Those who populate the Ultimate Fighting Championship welterweight division can not afford to overlook Leon Edwards any longer.
The former British Association of Mixed Martial Arts champion extended his winning streak to eight fights and did so in resounding fashion, as he pitched a virtual shutout against Rafael dos Anjos in the UFC on ESPN 4 main event on Saturday at the AT&T Center in San Antonio, Texas. Scores were 50-45, 49-46 and 49-46, all for Edwards.
Dos Anjos was competitive throughout but struggled to deal with the offensive weaponry the Brit fired at him. It included three surprising takedowns, along with a standing elbow strike in the second round that tore open a gnarly gash above the Brazilian’s right eye. Dos Anjos was burdened by the wound for the rest of the fight despite the admirable work done by his cutman. Edwards continued to land punches in combination and mixed in a few more slashing elbows to keep him off-balance.
In the aftermath of UFC on ESPN 4, here are five matches that ought to be made:
Leon Edwards vs. Jorge Masvidal: Since his December 2015 decision defeat to current champion Kamaru Usman, Edwards has gone 8-0 and slowly risen through the ranks at 170 pounds. Donald Cerrone, Gunnar Nelson, Vicente Luque and Albert Tumenov were among those who were unable to crack his code during this run, adding serious credibility to his resume. Edwards’ degree of difficulty only figures to increase from here, and he has a well-chronicled history with Masvidal. The two men were involved in a backstage skirmish at UFC Fight Night 147 in March during which “Gamebred” connected with a punch. Masvidal went on to author the fastest knockout in organizational history on July 6, when his flying knee froze Ben Askren in five seconds at UFC 239.
Walt Harris vs. Blagoy Ivanov: Harris turned his co-headliner with Alexey Oleynik into a squash match, as he dispatched the Russian submission specialist with punches 12 seconds into the first round of their encounter. It was the third-fastest knockout in the history of the UFC heavyweight division and painted “The Big Ticket” in new light at the age of 36. Since being disqualified for an illegal kick against Mark Godbeer in November 2017, Harris has compiled a 3-0 record with one no-contest and provided reason to consider him a person of interest inside the promotion’s weakest weight class. A former World Series of Fighting champion, Ivanov last competed at UFC 238 on June 8, when he was awarded a unanimous decision over Tai Tuivasa.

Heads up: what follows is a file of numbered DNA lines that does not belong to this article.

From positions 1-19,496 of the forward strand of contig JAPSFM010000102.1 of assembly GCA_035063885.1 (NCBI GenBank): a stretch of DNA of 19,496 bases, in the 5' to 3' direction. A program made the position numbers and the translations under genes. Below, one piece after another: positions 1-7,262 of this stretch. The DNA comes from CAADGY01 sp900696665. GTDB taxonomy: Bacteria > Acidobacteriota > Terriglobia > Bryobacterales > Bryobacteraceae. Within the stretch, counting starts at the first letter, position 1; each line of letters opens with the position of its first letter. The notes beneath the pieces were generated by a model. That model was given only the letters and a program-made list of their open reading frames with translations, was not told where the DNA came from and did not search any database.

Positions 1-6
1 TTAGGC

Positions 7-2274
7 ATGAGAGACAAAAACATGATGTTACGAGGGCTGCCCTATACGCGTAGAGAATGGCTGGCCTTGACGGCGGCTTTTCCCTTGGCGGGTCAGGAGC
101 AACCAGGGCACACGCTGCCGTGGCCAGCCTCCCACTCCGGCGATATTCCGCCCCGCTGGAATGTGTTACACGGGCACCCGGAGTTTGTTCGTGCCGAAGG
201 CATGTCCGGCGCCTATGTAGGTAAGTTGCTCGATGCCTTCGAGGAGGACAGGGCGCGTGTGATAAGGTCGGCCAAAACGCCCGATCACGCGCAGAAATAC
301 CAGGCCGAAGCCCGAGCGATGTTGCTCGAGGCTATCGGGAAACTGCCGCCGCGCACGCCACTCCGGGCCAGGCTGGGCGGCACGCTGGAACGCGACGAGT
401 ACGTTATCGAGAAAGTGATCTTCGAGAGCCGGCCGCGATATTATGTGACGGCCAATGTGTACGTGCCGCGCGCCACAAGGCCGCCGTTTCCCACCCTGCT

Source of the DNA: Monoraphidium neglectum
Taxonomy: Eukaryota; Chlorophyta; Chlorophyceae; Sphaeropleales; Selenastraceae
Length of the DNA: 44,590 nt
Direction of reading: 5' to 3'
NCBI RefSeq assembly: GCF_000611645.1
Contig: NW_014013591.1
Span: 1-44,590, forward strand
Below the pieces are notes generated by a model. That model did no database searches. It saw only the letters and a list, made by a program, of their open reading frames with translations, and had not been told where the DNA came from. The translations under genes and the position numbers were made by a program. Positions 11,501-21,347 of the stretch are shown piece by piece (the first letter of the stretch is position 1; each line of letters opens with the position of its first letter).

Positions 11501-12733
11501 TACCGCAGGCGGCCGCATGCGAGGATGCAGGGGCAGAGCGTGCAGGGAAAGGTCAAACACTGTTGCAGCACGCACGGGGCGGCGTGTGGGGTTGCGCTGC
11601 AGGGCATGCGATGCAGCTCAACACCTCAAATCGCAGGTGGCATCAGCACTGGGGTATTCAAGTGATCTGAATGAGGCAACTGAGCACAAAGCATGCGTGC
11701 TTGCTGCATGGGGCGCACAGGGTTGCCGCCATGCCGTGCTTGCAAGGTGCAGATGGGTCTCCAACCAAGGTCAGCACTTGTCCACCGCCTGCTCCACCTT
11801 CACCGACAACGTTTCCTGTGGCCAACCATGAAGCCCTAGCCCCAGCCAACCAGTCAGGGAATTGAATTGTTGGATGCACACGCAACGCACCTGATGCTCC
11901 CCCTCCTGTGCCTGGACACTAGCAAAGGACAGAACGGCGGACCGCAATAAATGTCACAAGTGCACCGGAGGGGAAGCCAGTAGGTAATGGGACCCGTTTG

Greg Hardy vs. Jairzinho Rozenstruik: Everyone has an opinion on Hardy, the vast majority of them falling somewhere between disgust and disdain. Nevertheless, the American Top Team representative and former NFL defensive end has established solid footing in the heavyweight division and continued his march toward relevance with a 45-second technical knockout of Juan Adams. All five of Hardy’s wins have resulted in first-round finishes, four of them of the sub-minute variety, and his notoriety only provides the UFC with more reason to showcase him on MMA’s brightest stage. Rozenstruik upped his record to 8-0 with a nine-second knockout against Allen Crowder at UFC Fight Night 154 on June 22.
Dan Hooker vs. Charles Oliveira: Sufficiently recovered from the horrendous beating he absorbed from Edson Barboza a little more than seven months ago, Hooker returned to the winner’s circle with a stirring first-round knockout of “The Ultimate Fighter” Season 15 semifinalist James Vick. “The Hangman” drew the curtain 2:33 into Round 1, improving to 8-4 under the UFC banner. Hooker has won five of his six fights since returning to the 155-pound weight class in 2017, putting him in prime position to make another run at someone in the Top 15 before matchmakers close the book on 2019. Oliveira, who has finished five straight opponents, put away Nik Lentz with second-round punches at UFC Fight Night 152 on May 18.
Alexander Hernandez vs. Islam Makhachev-Davi Ramos winner: Hernandez rebounded from his ill-fated pairing with the aforementioned Cerrone in January, albeit in controversial fashion, as he took a contentious unanimous decision from former Jungle Fight champion Francisco Trinaldo in their three-round lightweight showcase. Scores were 30-27, 30-27 and 29-28, all for “Alexander the Great.” The 26-year-old Texan struggled to pull the trigger before a crowd of 9,255, spent much of the 15-minute confrontation moving backward and suffered a cut thanks to a knee strike from Trinaldo in the second round. Even so, Hernandez has won nine of his last 10 fights and owns a 3-1 record in the UFC. Makhachev will lock horns with Ramos at UFC 242 on Sept. 7.